If you were watching primetime coverage of the Olympics on Sunday night, you doubtlessly noticed that Michael Phelps had about a half-dozen red circles on his upper body, like the world's biggest, most concentric chicken pox or a Gatorade bottle had given him a hickey. What's the deal?
It's called cupping therapy, a Chinese (or Egyptian, depending on who you believe) medicinal practice that dates back thousands of years. It works pretty much in that Gatorade hickey way. Back then, cups were made of glass and, inside them, a flammable material was set aflame. When it went out, the cup was placed on the subject's body creating a vacuum as it cooled. These days, there is a pump that mimics the process, leaving temporary bruises on the body. (You'd imagine Phelps had used that. It's hard to picture Bob Bowman lighting matches in the ready room and sticking silicone cups to his swimmer's pecs.)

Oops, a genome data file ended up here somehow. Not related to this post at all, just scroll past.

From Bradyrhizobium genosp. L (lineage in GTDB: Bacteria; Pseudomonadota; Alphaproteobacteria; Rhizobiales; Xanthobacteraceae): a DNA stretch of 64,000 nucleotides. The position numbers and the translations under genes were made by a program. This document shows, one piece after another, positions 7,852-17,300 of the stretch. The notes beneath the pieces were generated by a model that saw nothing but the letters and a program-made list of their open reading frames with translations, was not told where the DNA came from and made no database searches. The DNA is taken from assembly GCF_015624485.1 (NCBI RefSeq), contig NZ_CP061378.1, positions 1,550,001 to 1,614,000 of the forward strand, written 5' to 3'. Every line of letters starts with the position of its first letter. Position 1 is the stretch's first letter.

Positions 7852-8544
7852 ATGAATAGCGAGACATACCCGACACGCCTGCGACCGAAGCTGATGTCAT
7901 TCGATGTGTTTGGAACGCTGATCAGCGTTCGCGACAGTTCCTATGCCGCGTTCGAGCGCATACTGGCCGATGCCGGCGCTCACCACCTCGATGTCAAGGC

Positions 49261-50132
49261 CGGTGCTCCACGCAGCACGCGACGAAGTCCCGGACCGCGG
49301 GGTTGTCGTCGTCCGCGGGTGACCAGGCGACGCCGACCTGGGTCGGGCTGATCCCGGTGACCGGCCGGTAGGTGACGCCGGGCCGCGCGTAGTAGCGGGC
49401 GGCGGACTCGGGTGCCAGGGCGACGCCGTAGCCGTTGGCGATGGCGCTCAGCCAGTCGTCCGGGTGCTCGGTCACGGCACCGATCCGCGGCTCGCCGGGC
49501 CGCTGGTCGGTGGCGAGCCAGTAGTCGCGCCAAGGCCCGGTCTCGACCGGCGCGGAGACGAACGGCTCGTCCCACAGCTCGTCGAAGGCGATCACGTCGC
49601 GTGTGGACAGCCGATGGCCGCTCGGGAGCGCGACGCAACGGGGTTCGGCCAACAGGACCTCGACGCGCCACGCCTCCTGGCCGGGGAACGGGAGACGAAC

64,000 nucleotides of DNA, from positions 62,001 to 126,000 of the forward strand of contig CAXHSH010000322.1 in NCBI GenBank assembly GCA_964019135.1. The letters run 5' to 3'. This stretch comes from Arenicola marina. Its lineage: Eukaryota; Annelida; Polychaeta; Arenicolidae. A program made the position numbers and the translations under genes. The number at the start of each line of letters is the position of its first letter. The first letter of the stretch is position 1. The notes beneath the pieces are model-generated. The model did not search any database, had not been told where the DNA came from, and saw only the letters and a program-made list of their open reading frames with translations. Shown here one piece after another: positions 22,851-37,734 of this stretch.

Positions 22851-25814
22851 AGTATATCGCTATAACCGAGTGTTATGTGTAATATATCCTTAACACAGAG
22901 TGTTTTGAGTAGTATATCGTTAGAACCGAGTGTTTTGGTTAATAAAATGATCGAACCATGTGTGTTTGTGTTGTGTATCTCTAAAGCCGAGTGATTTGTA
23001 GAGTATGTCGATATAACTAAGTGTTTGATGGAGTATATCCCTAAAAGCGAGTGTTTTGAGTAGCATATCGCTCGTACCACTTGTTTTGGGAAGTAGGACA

For athletes, the idea is that the practice helps in recovery, something that's important for both post-practice purposes and in an eight-day stretch when you might swim a dozen races. So how does it work?
Full story at FoxSports.com.